Cycling a fish tank is a process by which gets the necessary bacteria (helpful bacteria) to grow. These helpful bacteria are important because they break down ammonia to nitrites and then nitrites to nitrates. While nitrates aren't something you want a ton of, they are much less problematic for your fish. You need the bacteria to keep your fish happy and healthy.

The problem is that the easiest way to get this cycle started is to add fish. However, whatever fish you add will be in danger of stress, illness, and possibly death because of the ammonia spikes and then nitrite spikes. The solution for those who don't want to put fish in harms way is to cycle the tank without fish in there. You will need to do more than just set the tank up and run it.

Why Can't I Just Run The Tank?
Many people will tell you that you need to set up your tank and run it without fish. The goal is to wait for the nitrogen cycle to complete so that you aren't harming fish. The problem is that there is nothing in there for the helpful bacteria to eat and because of that they don't grow. This doesn't mean you have to rush out and get some poor fish to put in there. Instead you can artificially create food for the bacteria to grow.

Step By Step.
To do the fishless cycle you will need to make sure that you follow each step one at a time and that you don't add any fish until the cycle is all done!

  1. Set up your tank. You will want to put in your substrate (whether you choose gravel, sand, or a planting medium). You will want to add all the water, set up your filter, your heater, and your bubbler.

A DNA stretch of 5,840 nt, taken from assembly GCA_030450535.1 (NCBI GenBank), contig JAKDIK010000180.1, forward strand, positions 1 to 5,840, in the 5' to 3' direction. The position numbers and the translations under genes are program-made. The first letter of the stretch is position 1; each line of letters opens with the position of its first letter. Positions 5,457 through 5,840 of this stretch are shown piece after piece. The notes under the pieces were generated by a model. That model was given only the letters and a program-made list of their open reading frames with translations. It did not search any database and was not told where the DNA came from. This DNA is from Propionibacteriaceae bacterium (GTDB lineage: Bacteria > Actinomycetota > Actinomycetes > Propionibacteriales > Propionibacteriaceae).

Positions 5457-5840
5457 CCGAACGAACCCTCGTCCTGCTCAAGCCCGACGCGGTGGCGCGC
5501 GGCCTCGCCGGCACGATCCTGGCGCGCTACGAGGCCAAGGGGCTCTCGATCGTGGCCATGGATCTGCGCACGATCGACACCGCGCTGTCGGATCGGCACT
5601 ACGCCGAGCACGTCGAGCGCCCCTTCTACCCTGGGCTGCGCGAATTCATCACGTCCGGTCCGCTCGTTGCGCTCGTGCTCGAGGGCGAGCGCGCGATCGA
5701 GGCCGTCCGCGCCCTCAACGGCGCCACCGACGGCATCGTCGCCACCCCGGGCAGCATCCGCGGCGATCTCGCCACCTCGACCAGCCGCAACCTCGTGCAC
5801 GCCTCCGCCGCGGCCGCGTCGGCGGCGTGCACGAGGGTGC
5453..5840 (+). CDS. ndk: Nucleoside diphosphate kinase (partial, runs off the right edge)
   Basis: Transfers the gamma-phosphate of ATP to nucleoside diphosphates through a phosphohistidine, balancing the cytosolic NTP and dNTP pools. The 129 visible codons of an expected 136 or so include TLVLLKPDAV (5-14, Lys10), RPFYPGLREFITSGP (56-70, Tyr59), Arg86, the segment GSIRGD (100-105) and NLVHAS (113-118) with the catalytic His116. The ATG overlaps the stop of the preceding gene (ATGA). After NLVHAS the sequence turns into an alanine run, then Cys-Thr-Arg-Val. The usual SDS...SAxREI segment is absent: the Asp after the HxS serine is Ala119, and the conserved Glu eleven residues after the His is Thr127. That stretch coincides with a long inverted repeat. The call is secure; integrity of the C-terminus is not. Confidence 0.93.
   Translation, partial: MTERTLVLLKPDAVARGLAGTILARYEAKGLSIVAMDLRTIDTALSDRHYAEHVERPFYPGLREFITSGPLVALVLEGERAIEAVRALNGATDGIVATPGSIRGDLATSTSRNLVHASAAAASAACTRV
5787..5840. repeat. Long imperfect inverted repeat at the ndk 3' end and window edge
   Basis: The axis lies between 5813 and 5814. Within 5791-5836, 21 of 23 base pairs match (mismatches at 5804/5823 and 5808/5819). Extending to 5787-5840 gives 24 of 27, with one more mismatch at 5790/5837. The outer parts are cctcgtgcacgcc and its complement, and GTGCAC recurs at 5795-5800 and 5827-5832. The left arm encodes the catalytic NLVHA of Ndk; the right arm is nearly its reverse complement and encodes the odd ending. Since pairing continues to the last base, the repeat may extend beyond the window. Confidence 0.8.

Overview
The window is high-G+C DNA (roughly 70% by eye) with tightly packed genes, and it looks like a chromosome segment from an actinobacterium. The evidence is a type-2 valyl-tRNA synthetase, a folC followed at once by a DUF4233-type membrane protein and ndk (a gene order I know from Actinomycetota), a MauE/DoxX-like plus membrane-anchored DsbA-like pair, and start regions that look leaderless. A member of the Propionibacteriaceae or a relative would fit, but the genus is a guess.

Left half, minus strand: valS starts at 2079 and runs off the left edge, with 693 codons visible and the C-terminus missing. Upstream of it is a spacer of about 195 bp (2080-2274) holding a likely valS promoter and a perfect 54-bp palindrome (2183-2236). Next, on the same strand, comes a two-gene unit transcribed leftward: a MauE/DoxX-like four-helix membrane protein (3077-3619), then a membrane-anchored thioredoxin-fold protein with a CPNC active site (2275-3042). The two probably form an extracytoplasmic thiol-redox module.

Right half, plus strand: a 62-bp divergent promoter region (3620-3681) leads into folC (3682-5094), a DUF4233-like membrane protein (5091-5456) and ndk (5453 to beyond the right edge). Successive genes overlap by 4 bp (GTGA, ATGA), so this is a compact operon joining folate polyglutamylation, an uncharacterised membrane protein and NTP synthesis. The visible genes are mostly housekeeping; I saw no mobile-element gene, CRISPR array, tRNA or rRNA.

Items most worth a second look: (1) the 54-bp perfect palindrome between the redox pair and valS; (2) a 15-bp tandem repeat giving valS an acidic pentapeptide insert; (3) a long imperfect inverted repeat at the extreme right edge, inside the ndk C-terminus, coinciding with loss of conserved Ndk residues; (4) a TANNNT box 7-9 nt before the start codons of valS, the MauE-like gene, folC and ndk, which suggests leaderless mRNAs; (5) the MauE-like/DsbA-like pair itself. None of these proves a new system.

2. Get some seed bacteria. You will want to gather up some seed bacteria to seed your tank with. To do this you will need to get about 1 cup of substrate, some water, and hopefully some filter medium (or a squeeze from the sponge filter) from a healthy and cycled tank. You can get this from another tank if you have one, a friend, or you can even ask a local fish store (most won't mind at all). Add the water to the tank and place the substrate and filter medium into a well rinsed nylon and place it in the filter. This will get your bacteria colony started.
  3. If you stopped there you would have bacteria for a day or two as they finished up any ammonia or nitrites in the materials you brought with you, but then they would die because there would no longer be any food for them. So, you need to make sure that you add food in the form of ammonia. You want household ammonia (the kind used for cleaning). Go to the store and look for one that is clear ammonia (100% ammonia). Words to look for are 100% ammonia, pure ammonia, or pure ammonium hydroxide. If there is an ingredients list you should look for ammonia and water. You don't want anything else to be listed. Your ammonia needs to be free of fragrances (or perfumes), surfactants, cleansers, or dyes. Once you have chosen the ammonia you want give it one last test. Shake it up. If it bubbles or foams put it back, if it doesn't keep it.